In order to get a more realistic perspective of the status of Muslims and the challenges they face today, I suggest you go and spend a few years in Pakistan, Bangladesh, Afghanistan, Egypt, Iran and other Muslim countries some of which are ruled by real, hardboiled dictators. Please see how these rulers treat fellow Muslims. Go to Pakistan and look closely at the plight of Gujjars, Baluchis, Ahmedias, Shias, Khojas and others considered heretics to Islam. Spend time listening to the stories of Sikhs, Hindus and Christians in Pakistan. Please find out how the 25% surviving Hindu population of Pakistan following the partition of 1947 has been reduced to less than 2%. How has the 22% of Hindu population of Bangladesh in 1971 been reduced to 9.6% in 2011? Check out the fate of surviving Hindus and Sikhs. Go and observe the plight of Bahais in Iran, how South Asian workers–whether Hindu or Muslim are treated in Saudi Arabia.
When you have figured out the story of ethnic cleansing of non-Muslims in our neighbouring countries, try finding out how and why the number of Muslims has increased in India from 9.9% in 1951 to 13.4% in 2011. This when you and your biradari would have us believe that Indian Muslims are an endangered species. For the last several decades, it is not just Bangladeshi Hindus but also Bangladeshi Muslims who have been migrating in millions to India. Why is it that no Hindus or Muslims from India are migrating to Bangladesh?
Are you aware that almost all Pro-Pakistani leaders of Kashmir have bought houses and other real estate in various cities of India? They may get truckloads of hawala money from Pakistan’s ISI but they do not invest it in Pakistan. They find India – their enemy nation which they have sworn to destroy- much safer for their investments, holidays as well as children’s education and career advancement than Pakistan. Kashmiri Muslims who wanted guns went to Pakistan. Those who wanted education and new business and job opportunities migrated to other states of India. Compare the lot of those who crossed the border to Pakistan– how desperate most of them are to return to India– with the prosperity of those who sent their children to Bangalore, Chennai, Hyderabad, Pune, Delhi or sundry other cities of India to study or set up new businesses.
M J Akbar was not off the mark when he wrote that given the growing domination of murderous version of Islam in Pakistani politics, India should not be surprised if one day millions of Pakistani Muslims knock at India’s borders seeking political asylum from the rulers of Pakistan– the land of the “Pak” (Pure) Jinnah created for them.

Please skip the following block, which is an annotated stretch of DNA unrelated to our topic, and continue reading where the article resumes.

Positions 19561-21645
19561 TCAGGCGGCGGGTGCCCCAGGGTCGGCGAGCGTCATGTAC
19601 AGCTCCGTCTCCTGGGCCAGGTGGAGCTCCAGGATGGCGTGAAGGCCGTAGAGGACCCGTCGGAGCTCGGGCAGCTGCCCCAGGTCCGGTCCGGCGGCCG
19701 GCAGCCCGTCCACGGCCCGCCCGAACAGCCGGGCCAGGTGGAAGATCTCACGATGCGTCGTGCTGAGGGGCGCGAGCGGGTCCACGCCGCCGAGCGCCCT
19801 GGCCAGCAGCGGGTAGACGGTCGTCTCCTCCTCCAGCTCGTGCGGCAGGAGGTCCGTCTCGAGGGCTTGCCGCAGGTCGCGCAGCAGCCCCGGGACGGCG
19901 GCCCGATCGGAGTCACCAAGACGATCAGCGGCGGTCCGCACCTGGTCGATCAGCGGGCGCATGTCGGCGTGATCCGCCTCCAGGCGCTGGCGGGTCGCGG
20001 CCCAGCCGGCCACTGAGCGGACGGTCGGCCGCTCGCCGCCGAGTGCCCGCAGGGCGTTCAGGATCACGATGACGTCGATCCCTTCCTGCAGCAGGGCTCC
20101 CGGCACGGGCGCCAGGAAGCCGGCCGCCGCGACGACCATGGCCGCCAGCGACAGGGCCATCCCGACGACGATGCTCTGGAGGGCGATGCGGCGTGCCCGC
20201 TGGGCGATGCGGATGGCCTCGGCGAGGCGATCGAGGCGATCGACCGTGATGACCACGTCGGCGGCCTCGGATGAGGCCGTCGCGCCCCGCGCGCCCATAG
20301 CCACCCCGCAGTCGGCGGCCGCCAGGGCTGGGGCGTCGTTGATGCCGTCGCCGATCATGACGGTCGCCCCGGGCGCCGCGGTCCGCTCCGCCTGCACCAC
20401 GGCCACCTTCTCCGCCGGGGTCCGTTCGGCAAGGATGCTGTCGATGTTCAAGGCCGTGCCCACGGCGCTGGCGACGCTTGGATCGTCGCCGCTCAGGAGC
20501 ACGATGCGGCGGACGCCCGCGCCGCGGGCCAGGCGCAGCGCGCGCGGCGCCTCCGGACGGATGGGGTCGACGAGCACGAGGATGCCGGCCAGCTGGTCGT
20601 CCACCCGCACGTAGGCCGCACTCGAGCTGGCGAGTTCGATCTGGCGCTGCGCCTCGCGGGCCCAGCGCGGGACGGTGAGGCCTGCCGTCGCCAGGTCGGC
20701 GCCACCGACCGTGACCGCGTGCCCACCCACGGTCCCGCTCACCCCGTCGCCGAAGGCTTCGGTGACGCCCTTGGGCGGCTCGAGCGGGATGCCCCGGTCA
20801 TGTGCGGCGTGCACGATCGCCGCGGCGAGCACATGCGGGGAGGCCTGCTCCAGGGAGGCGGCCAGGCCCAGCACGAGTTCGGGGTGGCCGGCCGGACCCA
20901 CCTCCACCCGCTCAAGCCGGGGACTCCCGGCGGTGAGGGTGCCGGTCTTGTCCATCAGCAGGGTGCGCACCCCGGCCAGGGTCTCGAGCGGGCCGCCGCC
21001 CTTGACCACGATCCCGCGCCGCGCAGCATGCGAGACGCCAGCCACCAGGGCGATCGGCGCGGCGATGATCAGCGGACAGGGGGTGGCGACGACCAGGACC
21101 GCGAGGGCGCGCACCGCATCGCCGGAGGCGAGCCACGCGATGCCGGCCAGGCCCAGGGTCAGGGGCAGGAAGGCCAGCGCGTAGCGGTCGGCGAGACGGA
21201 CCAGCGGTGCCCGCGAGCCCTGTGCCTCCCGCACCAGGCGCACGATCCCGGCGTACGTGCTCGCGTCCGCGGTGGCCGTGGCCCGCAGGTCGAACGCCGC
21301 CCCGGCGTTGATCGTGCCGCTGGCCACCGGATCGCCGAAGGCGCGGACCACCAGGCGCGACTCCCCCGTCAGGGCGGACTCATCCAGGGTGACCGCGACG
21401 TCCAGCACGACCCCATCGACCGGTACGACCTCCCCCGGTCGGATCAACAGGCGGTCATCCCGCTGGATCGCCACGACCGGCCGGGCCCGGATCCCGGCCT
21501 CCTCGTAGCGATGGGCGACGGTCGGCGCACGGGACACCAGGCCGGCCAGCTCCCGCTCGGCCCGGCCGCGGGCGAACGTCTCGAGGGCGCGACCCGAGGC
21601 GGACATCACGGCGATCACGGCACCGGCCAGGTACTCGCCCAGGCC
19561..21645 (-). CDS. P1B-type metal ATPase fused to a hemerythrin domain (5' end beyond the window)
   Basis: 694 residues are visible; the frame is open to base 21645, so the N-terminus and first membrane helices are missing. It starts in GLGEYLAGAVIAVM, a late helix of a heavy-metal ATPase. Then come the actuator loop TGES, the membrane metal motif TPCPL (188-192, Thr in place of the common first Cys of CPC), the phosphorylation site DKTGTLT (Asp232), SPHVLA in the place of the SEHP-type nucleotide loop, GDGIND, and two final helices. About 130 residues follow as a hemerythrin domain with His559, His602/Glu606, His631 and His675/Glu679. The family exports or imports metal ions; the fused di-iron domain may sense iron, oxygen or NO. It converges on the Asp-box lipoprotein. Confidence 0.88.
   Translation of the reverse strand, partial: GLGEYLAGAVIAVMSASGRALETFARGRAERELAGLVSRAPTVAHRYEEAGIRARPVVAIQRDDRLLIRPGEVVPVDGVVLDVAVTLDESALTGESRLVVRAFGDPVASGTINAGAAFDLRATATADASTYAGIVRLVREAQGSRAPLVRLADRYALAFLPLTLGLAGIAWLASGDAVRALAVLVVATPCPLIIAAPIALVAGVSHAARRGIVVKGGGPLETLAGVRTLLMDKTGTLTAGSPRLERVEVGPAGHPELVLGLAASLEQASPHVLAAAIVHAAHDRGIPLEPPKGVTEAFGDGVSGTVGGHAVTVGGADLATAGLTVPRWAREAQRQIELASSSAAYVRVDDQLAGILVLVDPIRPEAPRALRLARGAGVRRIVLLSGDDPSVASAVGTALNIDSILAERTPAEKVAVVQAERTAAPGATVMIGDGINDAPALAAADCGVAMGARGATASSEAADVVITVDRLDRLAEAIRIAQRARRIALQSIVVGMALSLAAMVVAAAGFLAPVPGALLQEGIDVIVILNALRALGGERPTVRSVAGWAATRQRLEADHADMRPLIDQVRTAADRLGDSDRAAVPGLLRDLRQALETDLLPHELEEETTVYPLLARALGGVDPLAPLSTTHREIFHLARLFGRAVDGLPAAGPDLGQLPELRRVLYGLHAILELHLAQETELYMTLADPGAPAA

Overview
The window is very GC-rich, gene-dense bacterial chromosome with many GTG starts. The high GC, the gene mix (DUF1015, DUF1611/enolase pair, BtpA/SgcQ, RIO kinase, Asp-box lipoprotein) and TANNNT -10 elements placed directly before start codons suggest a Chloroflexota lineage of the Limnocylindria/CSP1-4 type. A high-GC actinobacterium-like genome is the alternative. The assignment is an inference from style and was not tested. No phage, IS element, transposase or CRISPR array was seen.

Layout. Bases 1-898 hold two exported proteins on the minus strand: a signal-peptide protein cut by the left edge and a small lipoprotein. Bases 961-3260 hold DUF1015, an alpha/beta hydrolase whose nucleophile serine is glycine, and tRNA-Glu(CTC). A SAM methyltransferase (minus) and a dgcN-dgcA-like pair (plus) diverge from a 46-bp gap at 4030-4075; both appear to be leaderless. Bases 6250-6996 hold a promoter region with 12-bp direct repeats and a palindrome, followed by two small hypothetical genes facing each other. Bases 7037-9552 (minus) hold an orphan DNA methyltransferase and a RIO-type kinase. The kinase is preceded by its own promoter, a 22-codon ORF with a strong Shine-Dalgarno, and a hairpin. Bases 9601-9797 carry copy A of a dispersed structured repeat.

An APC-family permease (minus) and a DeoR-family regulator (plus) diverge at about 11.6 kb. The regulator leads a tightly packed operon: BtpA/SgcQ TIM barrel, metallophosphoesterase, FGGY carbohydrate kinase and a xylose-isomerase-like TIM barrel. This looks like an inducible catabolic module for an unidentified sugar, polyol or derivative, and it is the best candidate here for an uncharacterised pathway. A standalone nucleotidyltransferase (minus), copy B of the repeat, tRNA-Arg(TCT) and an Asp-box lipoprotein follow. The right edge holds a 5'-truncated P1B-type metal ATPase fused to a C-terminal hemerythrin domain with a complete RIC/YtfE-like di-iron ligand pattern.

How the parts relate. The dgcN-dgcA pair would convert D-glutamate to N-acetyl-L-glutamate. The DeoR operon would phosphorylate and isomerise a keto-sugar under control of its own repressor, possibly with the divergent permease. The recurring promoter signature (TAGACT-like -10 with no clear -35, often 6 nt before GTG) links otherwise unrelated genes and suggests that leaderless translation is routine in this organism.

I assure you many of us will take good care of Indian Muslims while you are away studying these life and death issues faced by Muslims in Muslim majority and in totally Islamic countries. We promise to make sure all their legitimate grievances are given serious hearing and redressal. If your secular brigade stops demonising Hindus, the intrinsic values of our civilization and culture will assert far more vigorously and the deeply cherished culture of peaceful co-living with mutual respect will come into play unhindered.
Zahirbhai, I can’t help but end with my mother’s words of wisdom: “Makhi hamesha gand par jaakar baithti hai. Agar bahut hi saaf suthra sundar kamra bhi ho to makhi aisi koi gandi jagah dhoondegi jahan koi gand bach gaya ho. Saara saaf kamra chhod kar woh gand par jaakar hi baithegi. Tum gand dhoondne wali makhi nahi, madhumakhi ban kar jeene ki koshish karna. Madhumakhi neem ke ped par bhi baithti hai to uske kadwe phoolon mein se meethi shehad bana deti hai.” (The ordinary fly always goes and squats on filth. Even if it enters a shining bright spic and span room, the fly will hunt for a spot of dirt and ignore the clean parts of the room. You should avoid becoming a filth seeking fly. Instead learn from the honey bees who convert the nectar from even the bitter tasting neem flowers into sweet honey.)
Human rights activists remain credible and effective only if we:
Don’t overstate our case.
Are trusted by all communities as being non-partisan.
Know how to bridge divides rather than widen them.
Don’t make conflict mongering into a lucrative profession for ourselves.
I firmly believe that if elite sections of society start encashing the misery of fellow Indians for personal gain, they become a liability for their country and its people.
ZAHIR JANMOHAMED responds:
Dear Madhu ji,
Thank you for taking the time to respond to my open letter about your visit to Gujarat.
You have responded in great length (almost 7,000 words) and I appreciate the time you spent on this. I also appreciate how you have carried yourself with me on Twitter since I wrote my open letter to you. You have been courteous and respectful and I am grateful for that. I should also add that I have read your articles on Gujarat since then and while I disagree with many of your points, I appreciate your thoroughness and your enthusiasm for Gujarat.
However I was disappointed and saddened to read your response to my open letter. I realize this issue can be emotional. I also gather from your writing that you have, as I do, a genuine affection and love for Gujarat and its people.
But I regret the tone and the choice of language that you used.
In your response, you called my views “jaundiced” and you refer to my letter as the “absurdity of your charge sheet.” Elsewhere you make assumptions about me such as: “For you Gujarat has no redeeming features and Gujarati Muslims are the most wretched on this earth. You don’t like Gujarati Muslims who tell you they have never had it so good before.”